Jump to content

Stargazers Lounge Uses Cookies

Like most websites, SGL uses cookies in order to deliver a secure, personalised service, to provide social media functions and to analyse our traffic. Continued use of SGL indicates your acceptance of our cookie policy.

  • Announcements

    sgl_imaging_challenge_banner_rgb.jpg.9467c4d39b22ba8239e1b5ad252fcee2.jpg

NGC007

Advanced Members
  • Content count

    52
  • Joined

  • Last visited

Community Reputation

55 Excellent

About NGC007

  • Rank
    Nebula

Profile Information

  • Gender
    Male
  • Location
    Wokingham
  1. I couldn't fit the red dot finder that first night so I had to point at anything big and hard to miss. The sky was most unusually and amazingly transparent that first night, one in a thousand for this neck of the world. So M42 was so revealing I couldn't stop looking at it and partly because I thought I might not find much else without panning all over the place. A night I wont forget, like the night I first saw Saturn's rings when I was 15. Clem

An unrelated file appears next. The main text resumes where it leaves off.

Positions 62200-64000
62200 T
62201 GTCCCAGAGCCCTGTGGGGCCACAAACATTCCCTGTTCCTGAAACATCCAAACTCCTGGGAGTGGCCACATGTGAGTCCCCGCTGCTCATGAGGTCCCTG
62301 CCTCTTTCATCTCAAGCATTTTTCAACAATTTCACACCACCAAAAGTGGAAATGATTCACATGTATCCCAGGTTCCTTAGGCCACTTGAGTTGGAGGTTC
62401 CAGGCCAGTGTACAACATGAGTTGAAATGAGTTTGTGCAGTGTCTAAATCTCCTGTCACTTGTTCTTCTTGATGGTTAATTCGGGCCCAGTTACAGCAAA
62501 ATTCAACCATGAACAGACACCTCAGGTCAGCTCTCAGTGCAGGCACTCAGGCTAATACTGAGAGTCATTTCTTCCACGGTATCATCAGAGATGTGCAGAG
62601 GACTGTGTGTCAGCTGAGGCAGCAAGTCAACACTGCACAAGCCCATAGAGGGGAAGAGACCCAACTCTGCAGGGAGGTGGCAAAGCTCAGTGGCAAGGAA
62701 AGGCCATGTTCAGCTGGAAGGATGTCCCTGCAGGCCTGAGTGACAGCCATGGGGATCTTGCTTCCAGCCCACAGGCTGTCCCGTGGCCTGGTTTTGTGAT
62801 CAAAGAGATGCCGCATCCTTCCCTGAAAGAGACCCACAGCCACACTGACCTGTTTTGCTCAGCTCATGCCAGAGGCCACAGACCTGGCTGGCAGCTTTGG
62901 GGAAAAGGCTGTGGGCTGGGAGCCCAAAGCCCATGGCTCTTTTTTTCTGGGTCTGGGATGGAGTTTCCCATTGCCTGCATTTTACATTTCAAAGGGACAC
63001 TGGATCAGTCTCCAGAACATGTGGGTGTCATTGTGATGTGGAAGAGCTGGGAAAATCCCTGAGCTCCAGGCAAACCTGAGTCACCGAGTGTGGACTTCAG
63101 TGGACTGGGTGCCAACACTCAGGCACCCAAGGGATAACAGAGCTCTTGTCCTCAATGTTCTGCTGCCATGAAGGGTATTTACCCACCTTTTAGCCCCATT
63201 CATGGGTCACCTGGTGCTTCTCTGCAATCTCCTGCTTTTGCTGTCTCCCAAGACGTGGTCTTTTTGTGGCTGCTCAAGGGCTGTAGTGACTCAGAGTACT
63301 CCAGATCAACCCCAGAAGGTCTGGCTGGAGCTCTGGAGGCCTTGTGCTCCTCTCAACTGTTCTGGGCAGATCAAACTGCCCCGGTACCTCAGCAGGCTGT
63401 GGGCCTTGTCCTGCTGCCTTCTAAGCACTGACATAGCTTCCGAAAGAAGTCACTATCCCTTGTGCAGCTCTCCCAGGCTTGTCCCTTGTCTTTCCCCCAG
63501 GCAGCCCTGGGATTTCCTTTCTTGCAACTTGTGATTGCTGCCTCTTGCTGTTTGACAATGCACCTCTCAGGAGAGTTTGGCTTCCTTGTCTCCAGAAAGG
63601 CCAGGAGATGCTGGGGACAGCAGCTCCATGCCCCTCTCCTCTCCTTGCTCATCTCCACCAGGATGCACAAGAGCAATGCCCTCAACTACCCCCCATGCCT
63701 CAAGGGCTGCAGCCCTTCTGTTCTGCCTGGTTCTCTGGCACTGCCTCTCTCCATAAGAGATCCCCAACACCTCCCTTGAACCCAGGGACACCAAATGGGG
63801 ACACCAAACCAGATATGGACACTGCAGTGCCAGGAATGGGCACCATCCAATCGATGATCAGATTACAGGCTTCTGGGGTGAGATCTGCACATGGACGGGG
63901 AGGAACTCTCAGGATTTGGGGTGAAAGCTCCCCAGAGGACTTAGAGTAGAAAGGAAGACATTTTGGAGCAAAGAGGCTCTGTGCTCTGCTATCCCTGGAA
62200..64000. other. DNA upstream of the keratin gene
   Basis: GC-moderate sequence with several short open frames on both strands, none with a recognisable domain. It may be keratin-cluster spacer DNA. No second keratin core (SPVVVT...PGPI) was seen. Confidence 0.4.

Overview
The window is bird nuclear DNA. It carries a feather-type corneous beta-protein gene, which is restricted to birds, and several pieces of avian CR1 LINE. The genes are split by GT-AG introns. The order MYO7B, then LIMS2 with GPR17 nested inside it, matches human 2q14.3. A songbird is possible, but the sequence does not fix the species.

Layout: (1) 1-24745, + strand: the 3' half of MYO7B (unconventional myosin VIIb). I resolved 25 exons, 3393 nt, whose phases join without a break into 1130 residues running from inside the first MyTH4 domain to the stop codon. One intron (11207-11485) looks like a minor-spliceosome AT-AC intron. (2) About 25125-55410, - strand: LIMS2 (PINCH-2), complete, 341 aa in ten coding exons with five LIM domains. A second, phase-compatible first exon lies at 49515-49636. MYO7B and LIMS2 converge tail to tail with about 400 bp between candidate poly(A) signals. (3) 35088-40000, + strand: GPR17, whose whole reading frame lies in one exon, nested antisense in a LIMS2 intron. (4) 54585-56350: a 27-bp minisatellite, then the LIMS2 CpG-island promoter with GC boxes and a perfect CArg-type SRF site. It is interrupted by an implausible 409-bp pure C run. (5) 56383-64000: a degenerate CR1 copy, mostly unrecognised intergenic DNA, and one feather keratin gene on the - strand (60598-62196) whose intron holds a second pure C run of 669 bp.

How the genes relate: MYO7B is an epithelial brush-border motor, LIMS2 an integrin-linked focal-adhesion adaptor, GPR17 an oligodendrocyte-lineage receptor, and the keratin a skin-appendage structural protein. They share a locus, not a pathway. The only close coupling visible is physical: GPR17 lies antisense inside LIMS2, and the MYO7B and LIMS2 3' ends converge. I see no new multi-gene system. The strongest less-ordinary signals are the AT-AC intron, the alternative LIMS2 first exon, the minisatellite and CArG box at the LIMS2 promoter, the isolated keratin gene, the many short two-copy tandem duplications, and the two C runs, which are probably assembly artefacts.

2. I considered a Slo-Mo mount but they were all not as portable as the Vamo.
  3. It will handle this with ease. A great portable setup.
  4. Great! What do you plan to put on it?
  5. The Vamo works wonderfully. I have tried it with the Travel Companion including the Binoviewer and it's fine. With this load it can take a second or two to settle but it moves really smoothly. The bottom picture above is the Vamo mount. It is the lightest mount I could find that will go in my airline case (dismantled) along with the scope and tripod.
  6. Thanks, be taking it to Kelling in the Spring along with the Dob.
  7. Thanks, exceeded my expectations and my over-draught!!!